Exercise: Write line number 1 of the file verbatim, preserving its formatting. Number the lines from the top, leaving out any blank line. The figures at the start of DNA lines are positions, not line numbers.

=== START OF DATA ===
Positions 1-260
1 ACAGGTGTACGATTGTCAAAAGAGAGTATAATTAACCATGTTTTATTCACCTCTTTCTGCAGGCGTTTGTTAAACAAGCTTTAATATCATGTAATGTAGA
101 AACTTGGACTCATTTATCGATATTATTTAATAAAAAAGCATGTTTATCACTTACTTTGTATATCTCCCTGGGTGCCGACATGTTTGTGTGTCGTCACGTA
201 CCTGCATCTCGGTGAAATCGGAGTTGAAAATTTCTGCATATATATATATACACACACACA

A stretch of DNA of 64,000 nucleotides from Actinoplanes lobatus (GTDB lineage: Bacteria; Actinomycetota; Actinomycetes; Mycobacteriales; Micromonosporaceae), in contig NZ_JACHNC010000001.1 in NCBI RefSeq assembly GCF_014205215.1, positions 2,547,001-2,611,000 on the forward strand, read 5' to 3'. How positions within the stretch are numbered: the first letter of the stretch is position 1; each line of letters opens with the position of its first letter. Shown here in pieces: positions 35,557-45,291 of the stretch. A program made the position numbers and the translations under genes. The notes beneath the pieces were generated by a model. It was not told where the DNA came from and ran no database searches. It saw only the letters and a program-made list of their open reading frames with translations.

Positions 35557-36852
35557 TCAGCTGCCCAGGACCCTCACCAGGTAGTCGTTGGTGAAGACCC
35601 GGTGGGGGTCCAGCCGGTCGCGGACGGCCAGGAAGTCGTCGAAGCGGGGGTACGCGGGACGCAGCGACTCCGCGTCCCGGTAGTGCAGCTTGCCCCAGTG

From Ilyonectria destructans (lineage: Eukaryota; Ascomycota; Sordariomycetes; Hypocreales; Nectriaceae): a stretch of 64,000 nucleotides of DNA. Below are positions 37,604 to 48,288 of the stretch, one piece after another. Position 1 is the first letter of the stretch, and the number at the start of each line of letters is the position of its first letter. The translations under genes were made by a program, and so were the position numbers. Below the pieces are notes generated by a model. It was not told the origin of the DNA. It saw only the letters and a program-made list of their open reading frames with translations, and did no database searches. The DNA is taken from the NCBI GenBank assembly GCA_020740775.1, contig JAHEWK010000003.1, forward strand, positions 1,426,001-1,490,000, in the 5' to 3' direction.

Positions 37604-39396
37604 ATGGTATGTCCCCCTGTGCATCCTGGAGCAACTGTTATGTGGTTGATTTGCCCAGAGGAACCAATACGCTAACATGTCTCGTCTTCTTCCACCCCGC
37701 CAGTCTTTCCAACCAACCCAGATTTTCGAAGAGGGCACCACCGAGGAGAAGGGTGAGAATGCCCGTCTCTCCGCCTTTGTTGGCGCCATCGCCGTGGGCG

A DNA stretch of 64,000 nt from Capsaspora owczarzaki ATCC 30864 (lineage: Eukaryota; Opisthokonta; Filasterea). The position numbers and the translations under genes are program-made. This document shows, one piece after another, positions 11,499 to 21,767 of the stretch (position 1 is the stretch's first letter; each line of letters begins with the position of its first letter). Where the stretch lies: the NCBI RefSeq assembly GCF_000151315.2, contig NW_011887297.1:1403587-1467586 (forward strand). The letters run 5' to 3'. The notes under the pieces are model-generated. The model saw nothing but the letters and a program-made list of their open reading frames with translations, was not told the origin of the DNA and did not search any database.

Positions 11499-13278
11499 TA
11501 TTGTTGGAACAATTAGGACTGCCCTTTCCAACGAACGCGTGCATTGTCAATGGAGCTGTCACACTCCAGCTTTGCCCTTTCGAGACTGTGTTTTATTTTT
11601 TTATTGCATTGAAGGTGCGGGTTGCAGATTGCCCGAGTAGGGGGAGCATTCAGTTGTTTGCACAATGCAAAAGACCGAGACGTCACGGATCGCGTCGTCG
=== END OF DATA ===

Positions 1-260